Members learned about the agencies’ efforts to improve the detection of synthetic opioids in the international mail through a pilot program to test the effectiveness of acquiring AED on a subset of mail shipments. This requires the Postal Service to enter into bilateral agreements with foreign postal operators, who must agree to provide AED.
Rep. Tom Rice (R-SC) asked how many foreign postal operators have bilateral agreements with the Postal Service to provide AED on international mail shipments under the pilot program. Mr. Owen responded by saying that 28 foreign posts currently provide AED to the United States.
Mr. Owen said that having AED has improved CBP’s ability to detect illegal shipments, and he emphasized that the data has improved during the course of the pilot program:
“Now that we have been at this for about 18 months we have seen the quality improve as well as the timeliness of the data improve … we’re able to effectively target the shipment before it arrives. The process is improving.”
Rep. Mike Bishop (R-MI) asked if there is a consensus to address this problem. Both Mr. Owen and Robert Cintron, Vice President of Network Operations for the U.S. Postal Service, agreed that there is a consensus. Mr. Bishop continued by stating:
“This is an urgent problem…300 million international packages enter the United States with no advanced electronic data or shipper address or data – that is a huge number – we simply cannot continue to allow this to happen.”
Rep. Bishop followed up by asking:
“How do we put a solution in place to work with China?”
Mr. Cintron responded:
“We’ve been working on signing bilateral agreements. We’ve got 5 of them — AED is absolutely mandated … we’ve got the untracked packages out of China specifically which represent a significant amount of volume that come into the country without AED. We will have a substantial amount of AED, most of the China mail, by the end of the year. That’s our focus with them.”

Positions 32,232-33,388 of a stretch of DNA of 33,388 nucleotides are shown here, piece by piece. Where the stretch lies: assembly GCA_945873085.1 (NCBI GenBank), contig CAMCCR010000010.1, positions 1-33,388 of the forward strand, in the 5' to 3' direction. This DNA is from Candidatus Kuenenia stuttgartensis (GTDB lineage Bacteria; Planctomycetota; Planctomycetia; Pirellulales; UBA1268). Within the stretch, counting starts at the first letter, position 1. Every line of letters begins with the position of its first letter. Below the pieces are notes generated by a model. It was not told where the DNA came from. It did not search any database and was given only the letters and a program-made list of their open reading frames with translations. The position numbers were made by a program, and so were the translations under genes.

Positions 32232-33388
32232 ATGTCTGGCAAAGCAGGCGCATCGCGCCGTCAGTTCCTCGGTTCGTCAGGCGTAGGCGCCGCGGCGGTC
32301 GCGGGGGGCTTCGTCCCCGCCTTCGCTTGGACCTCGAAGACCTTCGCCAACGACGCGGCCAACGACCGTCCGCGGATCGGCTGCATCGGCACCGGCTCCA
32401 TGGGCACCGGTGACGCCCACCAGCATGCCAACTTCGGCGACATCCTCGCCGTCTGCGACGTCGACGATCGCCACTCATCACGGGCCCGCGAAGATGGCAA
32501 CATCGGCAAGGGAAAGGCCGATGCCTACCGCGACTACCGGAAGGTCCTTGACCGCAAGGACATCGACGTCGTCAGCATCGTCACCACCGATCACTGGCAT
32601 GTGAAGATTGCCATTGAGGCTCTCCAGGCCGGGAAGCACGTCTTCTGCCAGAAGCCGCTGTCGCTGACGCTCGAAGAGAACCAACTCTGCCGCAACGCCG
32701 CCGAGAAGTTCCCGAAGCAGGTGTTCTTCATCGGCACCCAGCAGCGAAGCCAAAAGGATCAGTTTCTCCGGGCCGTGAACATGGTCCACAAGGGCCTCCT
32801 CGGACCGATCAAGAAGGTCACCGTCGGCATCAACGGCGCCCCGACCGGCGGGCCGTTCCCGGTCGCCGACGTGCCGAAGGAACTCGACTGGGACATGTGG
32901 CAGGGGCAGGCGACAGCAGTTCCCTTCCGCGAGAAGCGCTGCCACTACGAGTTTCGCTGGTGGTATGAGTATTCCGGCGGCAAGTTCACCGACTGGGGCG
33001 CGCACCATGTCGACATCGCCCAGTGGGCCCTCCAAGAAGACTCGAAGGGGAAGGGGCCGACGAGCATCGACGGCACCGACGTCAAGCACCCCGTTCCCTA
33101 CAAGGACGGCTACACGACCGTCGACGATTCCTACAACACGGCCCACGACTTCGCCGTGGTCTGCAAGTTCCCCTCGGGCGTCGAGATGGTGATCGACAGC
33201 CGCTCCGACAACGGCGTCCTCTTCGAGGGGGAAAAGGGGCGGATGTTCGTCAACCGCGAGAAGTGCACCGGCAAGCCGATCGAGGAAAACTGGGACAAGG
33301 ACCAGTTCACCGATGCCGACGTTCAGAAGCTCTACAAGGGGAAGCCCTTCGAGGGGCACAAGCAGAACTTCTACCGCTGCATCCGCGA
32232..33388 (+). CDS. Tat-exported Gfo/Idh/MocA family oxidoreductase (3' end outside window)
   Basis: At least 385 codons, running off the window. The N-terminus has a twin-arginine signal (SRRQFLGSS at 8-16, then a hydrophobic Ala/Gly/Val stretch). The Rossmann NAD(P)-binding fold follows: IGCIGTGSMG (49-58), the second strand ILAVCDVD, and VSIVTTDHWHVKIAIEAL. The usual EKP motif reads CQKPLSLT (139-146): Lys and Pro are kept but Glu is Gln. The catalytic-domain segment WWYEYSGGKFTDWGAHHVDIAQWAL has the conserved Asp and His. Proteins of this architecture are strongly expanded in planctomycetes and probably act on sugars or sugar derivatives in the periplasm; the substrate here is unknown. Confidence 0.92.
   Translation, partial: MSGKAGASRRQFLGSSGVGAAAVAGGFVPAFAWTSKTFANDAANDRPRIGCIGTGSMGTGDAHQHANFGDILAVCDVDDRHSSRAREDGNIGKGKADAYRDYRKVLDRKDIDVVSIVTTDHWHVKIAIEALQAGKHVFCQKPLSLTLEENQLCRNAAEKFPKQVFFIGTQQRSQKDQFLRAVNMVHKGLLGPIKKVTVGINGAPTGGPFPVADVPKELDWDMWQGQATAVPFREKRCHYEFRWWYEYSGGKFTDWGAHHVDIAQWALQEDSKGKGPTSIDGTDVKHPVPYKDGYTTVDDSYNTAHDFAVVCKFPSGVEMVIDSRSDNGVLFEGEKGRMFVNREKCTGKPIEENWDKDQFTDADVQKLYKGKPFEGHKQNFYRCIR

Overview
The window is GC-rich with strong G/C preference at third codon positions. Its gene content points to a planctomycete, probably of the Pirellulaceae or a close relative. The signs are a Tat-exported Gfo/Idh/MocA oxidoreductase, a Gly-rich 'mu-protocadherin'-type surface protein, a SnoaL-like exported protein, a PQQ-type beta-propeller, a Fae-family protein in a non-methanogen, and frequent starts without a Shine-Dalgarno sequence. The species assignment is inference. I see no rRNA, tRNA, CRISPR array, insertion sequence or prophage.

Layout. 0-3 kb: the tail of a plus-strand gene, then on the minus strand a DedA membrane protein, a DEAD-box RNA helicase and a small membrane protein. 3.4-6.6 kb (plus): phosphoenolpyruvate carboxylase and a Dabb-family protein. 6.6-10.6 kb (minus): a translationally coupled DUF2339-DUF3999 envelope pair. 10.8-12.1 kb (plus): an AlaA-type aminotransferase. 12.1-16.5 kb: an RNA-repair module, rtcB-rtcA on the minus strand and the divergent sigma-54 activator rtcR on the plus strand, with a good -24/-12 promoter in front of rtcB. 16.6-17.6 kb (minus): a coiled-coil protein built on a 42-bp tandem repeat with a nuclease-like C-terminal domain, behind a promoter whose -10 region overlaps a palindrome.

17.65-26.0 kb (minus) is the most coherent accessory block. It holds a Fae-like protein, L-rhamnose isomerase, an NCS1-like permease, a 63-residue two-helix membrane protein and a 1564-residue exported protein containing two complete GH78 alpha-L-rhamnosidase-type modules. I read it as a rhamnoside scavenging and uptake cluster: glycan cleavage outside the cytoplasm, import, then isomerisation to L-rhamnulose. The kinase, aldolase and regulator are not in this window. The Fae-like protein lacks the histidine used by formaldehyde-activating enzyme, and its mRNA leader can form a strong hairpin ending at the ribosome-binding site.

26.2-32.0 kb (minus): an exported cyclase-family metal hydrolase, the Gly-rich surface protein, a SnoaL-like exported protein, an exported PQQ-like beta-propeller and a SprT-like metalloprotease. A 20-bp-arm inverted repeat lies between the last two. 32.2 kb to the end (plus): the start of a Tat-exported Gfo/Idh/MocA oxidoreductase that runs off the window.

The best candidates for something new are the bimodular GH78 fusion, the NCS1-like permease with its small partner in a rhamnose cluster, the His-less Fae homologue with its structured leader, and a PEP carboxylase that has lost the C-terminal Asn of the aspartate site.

Lastly, Rep. Bishop discussed legislative solutions to address vulnerabilities in the international mail system:
“I’m working with my colleagues to introduce a bill to close the loophole and make it harder for these drugs to enter illegally. It’s designed to stop dangerous synthetic drugs like Fentanyl and Carfentanyl from being shipped through our borders. Specifically, the bill would require shipments from foreign countries through our postal system to provide advanced electronic data, such as who and where it’s coming from, who it’s going to, where it’s going, and what’s in it, before the United States will accept it. This will enable our respective agencies to better target illegal packages and keep these dangerous drugs from ending up in the hands of drug traffickers who want to harm our local communities and children.”
The Ways and Means Committee is committed to providing a legislative solution that will require AED on international mail shipments in a way that is achievable and effective and holds the agencies accountable to Congress.
CLICK HERE to learn more about the hearing.